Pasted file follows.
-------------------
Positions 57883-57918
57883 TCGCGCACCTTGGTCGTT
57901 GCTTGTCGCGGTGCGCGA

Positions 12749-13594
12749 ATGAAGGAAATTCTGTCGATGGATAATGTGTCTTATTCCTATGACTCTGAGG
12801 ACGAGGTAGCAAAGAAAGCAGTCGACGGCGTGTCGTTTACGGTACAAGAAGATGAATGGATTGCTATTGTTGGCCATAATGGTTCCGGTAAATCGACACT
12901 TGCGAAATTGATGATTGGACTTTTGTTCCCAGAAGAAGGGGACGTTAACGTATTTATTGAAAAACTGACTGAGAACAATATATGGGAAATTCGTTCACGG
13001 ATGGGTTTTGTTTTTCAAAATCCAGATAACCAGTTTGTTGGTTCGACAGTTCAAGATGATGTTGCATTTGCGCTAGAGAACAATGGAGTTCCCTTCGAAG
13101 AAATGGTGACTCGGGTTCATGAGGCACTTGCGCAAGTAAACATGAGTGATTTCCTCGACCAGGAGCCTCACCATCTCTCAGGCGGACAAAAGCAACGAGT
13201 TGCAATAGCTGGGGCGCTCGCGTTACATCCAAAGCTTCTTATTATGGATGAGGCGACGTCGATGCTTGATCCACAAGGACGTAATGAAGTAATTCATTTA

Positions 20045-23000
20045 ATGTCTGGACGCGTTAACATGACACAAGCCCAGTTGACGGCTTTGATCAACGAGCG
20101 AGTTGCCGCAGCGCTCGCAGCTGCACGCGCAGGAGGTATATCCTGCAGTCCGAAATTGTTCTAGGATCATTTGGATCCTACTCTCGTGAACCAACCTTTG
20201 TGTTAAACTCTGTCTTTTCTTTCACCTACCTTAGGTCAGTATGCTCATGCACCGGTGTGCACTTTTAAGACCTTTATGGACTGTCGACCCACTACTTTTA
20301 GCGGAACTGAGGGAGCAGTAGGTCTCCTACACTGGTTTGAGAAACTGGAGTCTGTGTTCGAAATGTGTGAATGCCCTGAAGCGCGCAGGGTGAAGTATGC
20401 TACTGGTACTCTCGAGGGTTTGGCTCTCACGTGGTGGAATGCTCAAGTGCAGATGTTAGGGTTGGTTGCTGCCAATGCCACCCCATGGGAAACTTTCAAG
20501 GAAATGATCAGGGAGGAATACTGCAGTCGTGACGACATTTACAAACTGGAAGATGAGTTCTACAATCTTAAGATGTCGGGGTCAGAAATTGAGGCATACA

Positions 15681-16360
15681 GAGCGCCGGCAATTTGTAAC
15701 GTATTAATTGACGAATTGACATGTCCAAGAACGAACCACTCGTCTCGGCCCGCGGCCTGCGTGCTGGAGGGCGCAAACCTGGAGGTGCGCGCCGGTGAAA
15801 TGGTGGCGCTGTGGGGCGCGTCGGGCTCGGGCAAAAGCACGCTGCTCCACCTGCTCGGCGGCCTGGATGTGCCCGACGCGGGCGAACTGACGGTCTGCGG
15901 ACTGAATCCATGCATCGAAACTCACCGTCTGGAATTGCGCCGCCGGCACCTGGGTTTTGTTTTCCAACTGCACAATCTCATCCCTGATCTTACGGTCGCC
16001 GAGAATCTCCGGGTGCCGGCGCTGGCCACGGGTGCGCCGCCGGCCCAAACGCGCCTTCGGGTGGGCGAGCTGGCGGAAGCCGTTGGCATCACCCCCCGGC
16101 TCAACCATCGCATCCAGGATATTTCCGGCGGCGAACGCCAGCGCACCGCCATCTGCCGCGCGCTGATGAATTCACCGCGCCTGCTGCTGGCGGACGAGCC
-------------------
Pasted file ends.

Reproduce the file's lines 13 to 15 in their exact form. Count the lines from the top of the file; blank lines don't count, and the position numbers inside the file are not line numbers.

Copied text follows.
20101 AGTTGCCGCAGCGCTCGCAGCTGCACGCGCAGGAGGTATATCCTGCAGTCCGAAATTGTTCTAGGATCATTTGGATCCTACTCTCGTGAACCAACCTTTG
20201 TGTTAAACTCTGTCTTTTCTTTCACCTACCTTAGGTCAGTATGCTCATGCACCGGTGTGCACTTTTAAGACCTTTATGGACTGTCGACCCACTACTTTTA
20301 GCGGAACTGAGGGAGCAGTAGGTCTCCTACACTGGTTTGAGAAACTGGAGTCTGTGTTCGAAATGTGTGAATGCCCTGAAGCGCGCAGGGTGAAGTATGC